CLINTON, IL The draft Environmental Impact Statement (EIS) released today for a permit to site at least one new nuclear reactor at Exelon’s Clinton site in Illinois is incomplete and does not consider many important issues, according to several environmental and public interest groups involved in a legal challenge to the permit application.
“The NRC made their preliminary recommendation to approve a new reactor despite unresolved questions about the impacts on Clinton Lake and storing nuclear waste,” said Wenonah Hauter, director of Public Citizen’s Energy Program. “Moreover, critical issues related to safety, security, and consumer protection are not even allowed to be addressed.”
Exelon has applied for an Early Site Permit (ESP), which would allow the company to “bank” the site for 20 years, during which time it can choose a reactor type and apply for a combined construction and operating license. The draft EIS based on Exelon’s application was released by the Nuclear Regulatory Commission (NRC), which has made a preliminary recommendation that the permit be issued.
Specifically, the need for power and alternative sources of power are not fairly considered in the draft EIS. Under the National Environmental Policy Act, an EIS is required to demonstrate the need for a specific project and must contain an analysis of alternative methods of meeting a project’s goals. The draft EIS for Clinton is deficient because its examination of energy need and potential alternatives is strictly limited in scope and vision, assuming a progressive rise in electricity demand and failing to seriously consider novel approaches to meeting energy needs involving a combination of efficiency, conservation, and renewables.
“Technically, this should not be considered an EIS because it fails to demonstrate that Illinois needs more power. How can anyone make a sound judgment when such vital and necessary information has not been collected or scrutinized?” said Janet Zeller, Executive Director of BREDL. “Exelon is planning to build this reactor simply to line its corporate pockets, without giving consideration to whether the ‘service’ being provided is even necessary. It’s not being done to lower electricity bills in Illinois or improve service.”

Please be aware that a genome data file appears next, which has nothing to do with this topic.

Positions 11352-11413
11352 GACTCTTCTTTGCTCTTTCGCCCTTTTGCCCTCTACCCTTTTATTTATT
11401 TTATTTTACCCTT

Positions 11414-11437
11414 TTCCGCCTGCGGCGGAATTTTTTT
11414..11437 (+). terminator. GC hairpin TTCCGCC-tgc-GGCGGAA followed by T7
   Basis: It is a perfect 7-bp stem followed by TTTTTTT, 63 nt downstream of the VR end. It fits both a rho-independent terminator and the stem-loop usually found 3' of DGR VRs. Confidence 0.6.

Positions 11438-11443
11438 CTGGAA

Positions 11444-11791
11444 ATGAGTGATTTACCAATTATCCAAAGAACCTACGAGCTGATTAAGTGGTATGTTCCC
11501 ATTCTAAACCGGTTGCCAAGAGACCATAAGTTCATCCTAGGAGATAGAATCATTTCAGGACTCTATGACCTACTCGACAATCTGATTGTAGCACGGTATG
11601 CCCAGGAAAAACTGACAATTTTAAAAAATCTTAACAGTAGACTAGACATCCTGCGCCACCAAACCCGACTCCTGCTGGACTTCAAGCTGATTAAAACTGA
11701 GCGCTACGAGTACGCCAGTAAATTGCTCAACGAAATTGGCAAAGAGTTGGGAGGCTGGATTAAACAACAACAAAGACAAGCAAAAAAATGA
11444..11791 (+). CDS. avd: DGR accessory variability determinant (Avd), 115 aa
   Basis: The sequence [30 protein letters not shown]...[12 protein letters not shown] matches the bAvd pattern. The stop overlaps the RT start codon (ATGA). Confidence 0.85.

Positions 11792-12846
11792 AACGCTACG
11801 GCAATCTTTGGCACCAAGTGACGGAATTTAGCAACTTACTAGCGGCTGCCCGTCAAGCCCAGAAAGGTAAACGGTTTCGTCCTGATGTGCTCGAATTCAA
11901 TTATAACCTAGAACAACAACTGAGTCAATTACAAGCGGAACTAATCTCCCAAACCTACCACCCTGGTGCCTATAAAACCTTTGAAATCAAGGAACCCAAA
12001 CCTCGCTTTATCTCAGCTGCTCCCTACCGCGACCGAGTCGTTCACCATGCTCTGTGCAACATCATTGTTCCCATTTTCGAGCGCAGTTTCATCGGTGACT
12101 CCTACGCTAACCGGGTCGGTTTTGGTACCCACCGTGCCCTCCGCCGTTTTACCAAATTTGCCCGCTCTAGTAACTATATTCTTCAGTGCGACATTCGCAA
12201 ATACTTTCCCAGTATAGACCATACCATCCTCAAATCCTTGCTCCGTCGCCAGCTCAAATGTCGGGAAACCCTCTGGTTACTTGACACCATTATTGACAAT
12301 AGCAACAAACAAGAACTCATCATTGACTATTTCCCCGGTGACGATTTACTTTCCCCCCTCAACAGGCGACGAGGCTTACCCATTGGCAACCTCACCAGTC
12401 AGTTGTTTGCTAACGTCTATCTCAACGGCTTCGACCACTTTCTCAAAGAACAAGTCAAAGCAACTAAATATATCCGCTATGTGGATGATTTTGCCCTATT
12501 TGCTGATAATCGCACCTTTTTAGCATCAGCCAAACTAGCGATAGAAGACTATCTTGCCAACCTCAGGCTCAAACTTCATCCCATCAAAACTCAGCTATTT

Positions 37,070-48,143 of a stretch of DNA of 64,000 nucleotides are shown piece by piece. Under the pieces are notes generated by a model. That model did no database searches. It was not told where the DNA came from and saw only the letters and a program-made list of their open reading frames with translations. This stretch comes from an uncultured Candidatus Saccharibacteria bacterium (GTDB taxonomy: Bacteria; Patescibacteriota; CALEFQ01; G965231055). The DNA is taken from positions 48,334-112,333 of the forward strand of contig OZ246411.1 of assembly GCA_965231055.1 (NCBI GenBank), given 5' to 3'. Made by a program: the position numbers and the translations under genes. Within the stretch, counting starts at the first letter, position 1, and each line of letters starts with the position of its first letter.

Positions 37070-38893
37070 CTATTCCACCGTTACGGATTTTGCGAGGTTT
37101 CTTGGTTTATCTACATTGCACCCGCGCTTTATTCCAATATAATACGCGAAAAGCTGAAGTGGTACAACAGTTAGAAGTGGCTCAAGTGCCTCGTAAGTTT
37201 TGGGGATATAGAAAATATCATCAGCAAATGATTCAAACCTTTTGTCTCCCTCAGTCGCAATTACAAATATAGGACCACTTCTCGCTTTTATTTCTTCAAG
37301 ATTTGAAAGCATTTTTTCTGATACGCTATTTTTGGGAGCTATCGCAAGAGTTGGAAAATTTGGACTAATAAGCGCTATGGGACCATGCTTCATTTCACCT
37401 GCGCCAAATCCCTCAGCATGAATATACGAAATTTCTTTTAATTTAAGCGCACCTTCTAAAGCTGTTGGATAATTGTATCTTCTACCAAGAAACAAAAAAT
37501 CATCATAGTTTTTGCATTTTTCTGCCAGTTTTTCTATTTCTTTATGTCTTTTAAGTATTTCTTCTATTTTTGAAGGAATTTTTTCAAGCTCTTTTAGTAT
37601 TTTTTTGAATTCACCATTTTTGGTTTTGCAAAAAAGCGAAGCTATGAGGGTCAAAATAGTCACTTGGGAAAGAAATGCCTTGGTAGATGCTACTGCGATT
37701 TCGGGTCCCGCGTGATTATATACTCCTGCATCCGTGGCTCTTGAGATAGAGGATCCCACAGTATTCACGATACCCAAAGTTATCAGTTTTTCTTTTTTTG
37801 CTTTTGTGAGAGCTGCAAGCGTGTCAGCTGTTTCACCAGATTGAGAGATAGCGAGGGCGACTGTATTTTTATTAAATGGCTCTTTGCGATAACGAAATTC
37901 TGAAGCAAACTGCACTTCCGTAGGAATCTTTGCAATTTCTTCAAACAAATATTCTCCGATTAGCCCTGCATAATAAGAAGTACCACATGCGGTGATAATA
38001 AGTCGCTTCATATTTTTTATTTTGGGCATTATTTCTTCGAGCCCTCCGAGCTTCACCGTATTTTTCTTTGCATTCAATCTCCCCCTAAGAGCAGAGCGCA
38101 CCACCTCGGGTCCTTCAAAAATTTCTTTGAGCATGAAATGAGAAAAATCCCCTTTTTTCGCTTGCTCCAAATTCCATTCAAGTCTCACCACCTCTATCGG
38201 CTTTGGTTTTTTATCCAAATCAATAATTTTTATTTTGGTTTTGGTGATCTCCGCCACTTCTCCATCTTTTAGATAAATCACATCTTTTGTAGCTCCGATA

During oral arguments on the admission of the groups’ contentions last June, an attorney for Exelon admitted that “We aren’t required to meet the needs of anybody…All we need to do is generate power and sell it…We don’t even need to show need for power in the State of Illinois…” Exelon is a member of the PJM interconnection, a regional transmission organization (RTO). PJM coordinates the movement of electricity in many Midwestern and Mid-Atlantic states, facilitating Exelon’s ability to sell electricity generated in Illinois to customers in the East where electricity rates are higher.
“Illinois has tremendous renewable energy resources which, along with energy efficiency, are cheaper, safer, and more environmentally friendly alternatives to nuclear power that we can harness today,” said Shannon Fisk, staff attorney for the Environmental Law & Policy Center.
“Unfortunately for Illinois residents and the environment, the draft Environmental Impact Statement fails to recognize this.”
The draft EIS also does not examine the effect of increased production of nuclear waste absent a comprehensive national plan for dealing with itdespite an Illinois state law that prohibits construction of new nuclear reactors without a proven strategy for its safe, permanent disposaland it does not consider the environmental impacts of reprocessing spent fuel, despite continued federal funding for research and development for this technology. Nor does it consider the relative security of the site. Clinton Lake has been closed to public access in the past due to nation-wide security alerts.
“NRC has deliberately turned a blind eye to ignore the most troubling environmental problems with a new generation of reactors,” said Paul Gunter, director of the Reactor Watchdog Project at the Nuclear Information and Resource Service. “The fact that there is no scientifically accepted plan for the new nuclear waste that would be generated reveals NRC and Exelon’s dangerous tunnel vision.”
Public Citizen, BREDL, NIRS, and ELPC are involved in an intervention against the possible plant expansion. Despite the narrow scope of issues that can be discussed during the siting review, the groups have successfully raised one argument, or “contention,” in their legal intervention. An NRC administrative judicial panel in August admitted to a hearing in the fall of 2005 a contention on the failure of Exelon to consider the ability of a combination of renewable energy technologies to meet its goal of adding additional generating capacity.
Four other contentions related to public safety, security and environmental protection were thrown out because NRC deemed them outside the scope of its streamlined review.